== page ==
What is clear is that Christianity at Hira continued to thrive alongside Islam until at least the 11th century, hundreds of years after the Muslim conquest of the area. "In fact Muslim historians talk of 40 monasteries in the vicinity of Hira," Hunter said in a telephone interview from London Eventually the region's Muslim rulers began persecuting the Christians, and Hira's churches were abandoned.
Most remaining Iraqi Christians today are clustered in Baghdad, Mosul, Kirkuk and the self-ruled Kurdish north of Iraq. Al-Fatli, himself a Shiite, thinks of those 40 lost monasteries as he surveys the desert around the abandoned Najaf excavation.
For now, though, Christianity's lost city in Iraq will remain mostly a mystery. But lawmaker Kanna says there's still time to uncover it. After all, like the remains, Christians in Iraq have endured for some two thousand years. "This is our country. We will be here," he says. "We'll be here not only for one more century, but for many centuries to come."
By Kay JohnsonEmail ThisBlogThis!Share to TwitterShare to Facebook 0 comments Links to this post 'Save name in grandad's honour'
SHOPKEEPER Thomas Swindale is backing the campaign to save the Staffords' name in memory of his grandfather who died during the First World War. Thomas Swindale , the 71-year-old owner of Family Friends, The Reptile Centre, in Hanley, knew almost nothing of his grandfather Private Frederick Swindail until he wrote to the War Graves Commission asking for information.
Through his research, Mr Swindale found out his grandad, who he never met, had served with the 7th Battalion, Prince of Wales's North Staffordshire Regiment. He is listed as having 'died of wounds' on May 25, 1916 in Mesopotamia and is buried in a cemetery in Basra.
Private Swindail's battalion was involved in the siege of Kut Al Amara when the 8,000 strong British-Indian garrison in the town of Kut, 100 miles south of Baghdad, was besieged by the Ottoman Army. Following the surrender of the garrison on April 29, 1916, the survivors of the siege were marched to imprisonment at Aleppo.
Mr Swindale, of Freshwater Grove, Hanley, said: "I never knew anything about my grandad until I started my research. I'd never met him and my dad never spoke about him or his involvement in the war. "I feel very proud to know that he was with the Staffords and I just wish his name was on the roll of honour at Hanley Town Hall."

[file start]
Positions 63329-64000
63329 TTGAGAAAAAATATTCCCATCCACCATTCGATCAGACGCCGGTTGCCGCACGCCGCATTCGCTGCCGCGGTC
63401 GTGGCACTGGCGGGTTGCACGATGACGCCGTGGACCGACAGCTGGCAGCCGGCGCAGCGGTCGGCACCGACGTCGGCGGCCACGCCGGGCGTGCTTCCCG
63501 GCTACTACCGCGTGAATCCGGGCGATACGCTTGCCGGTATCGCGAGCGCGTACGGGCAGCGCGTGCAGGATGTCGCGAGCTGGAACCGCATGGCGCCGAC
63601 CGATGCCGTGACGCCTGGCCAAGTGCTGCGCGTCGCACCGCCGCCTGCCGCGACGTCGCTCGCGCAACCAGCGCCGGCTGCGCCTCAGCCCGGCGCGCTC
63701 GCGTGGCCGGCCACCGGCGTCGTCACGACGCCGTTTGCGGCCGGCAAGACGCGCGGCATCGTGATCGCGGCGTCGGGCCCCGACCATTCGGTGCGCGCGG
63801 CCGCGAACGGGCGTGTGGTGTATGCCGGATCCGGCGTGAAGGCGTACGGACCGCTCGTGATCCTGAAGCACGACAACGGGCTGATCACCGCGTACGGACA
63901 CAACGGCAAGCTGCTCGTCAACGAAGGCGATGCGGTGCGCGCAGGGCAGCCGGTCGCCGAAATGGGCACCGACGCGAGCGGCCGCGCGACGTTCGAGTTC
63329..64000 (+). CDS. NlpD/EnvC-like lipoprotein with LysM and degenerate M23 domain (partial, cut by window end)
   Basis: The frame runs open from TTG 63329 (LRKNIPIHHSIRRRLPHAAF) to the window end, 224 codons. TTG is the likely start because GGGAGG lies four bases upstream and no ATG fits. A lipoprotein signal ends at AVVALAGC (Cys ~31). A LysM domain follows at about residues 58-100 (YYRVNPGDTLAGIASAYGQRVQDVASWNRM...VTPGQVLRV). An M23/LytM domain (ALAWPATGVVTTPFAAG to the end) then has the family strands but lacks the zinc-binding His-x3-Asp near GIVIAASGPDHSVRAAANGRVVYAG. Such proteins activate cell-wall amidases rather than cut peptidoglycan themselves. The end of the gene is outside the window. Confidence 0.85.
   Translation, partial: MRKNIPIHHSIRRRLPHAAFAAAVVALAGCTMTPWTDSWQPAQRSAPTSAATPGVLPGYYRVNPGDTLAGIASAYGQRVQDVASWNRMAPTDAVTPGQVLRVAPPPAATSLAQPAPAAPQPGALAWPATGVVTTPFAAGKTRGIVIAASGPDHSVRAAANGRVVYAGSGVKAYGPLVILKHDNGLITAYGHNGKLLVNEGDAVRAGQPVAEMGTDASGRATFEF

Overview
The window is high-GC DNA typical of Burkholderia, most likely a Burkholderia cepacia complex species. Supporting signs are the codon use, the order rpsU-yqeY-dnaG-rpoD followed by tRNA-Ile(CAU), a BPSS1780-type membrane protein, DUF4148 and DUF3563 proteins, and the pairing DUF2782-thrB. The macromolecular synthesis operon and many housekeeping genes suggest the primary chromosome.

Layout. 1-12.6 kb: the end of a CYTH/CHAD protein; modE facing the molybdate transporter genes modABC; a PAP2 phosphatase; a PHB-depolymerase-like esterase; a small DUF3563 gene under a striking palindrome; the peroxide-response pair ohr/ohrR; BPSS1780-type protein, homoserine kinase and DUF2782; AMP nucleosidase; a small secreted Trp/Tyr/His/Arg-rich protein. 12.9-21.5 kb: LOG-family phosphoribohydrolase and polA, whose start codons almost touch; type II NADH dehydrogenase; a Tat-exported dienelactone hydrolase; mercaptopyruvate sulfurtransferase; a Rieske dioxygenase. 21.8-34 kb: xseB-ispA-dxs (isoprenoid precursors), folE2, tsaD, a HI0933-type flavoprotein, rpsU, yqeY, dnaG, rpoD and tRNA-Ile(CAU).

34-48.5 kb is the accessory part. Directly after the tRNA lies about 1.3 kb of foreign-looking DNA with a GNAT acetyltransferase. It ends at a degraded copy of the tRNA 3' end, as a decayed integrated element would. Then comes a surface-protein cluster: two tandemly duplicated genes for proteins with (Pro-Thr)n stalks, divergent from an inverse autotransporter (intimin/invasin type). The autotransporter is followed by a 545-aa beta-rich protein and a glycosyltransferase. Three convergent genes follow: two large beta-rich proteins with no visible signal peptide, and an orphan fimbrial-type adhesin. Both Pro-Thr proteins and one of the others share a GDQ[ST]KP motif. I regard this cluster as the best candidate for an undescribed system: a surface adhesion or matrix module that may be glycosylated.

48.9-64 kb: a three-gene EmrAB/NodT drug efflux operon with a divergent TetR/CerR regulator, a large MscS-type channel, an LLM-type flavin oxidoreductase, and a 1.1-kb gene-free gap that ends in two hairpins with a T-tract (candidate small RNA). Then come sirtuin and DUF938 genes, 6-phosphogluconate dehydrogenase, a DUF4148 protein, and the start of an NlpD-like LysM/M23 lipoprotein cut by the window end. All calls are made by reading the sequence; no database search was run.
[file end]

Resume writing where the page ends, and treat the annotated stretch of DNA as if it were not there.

Mr Swindale has his grandfather's 'Next of Kin Memorial Plaque' which was given to the relatives of men and women whose deaths were attributable to the Great War of 1914-1918. He also has the letter of condolence from King George V. "I don't have any pictures or anything other than this scroll and plaque so it's very, very precious to me," said Mr Swindale.
"It's very important that we remember people like my grandad and their proud service with the Staffords. "I'd read about the campaign to keep the Staffords' name in The Sentinel and I wanted to get behind it. I photocopied some of The Sentinel's petition forms that were in the Londis shop, in Birches Head, and I asked people coming into my shop to sign them.
"I got almost 100 signatures and I'm still going. It's important that we fight to keep the name." Mr Swindale's wife Pat, aged 67, added: "If they get rid of the Staffords' name then it is lost forever and we've lost too much in Stoke-on-Trent over the decades. The pits and the potteries have gone and we mustn't lose the Staffords."
So far, more than 10,000 people have signed petitions backing the call for the Staffords' name and traditions to be saved. The campaign was launched following a Ministry of Defence announcement that the 3rd Battalion of The Mercian Regiment (Staffords) is to be scrapped as part of cutbacks.
The unit will be disbanded by October 2014, along with 16 others, as part of plans to reduce the size of the Army by 20,000 by 2018.Readers can back the campaign and have their say on the Save Our Staffords website at www.saveourstaffords.com.
British World War Cemetery in Decay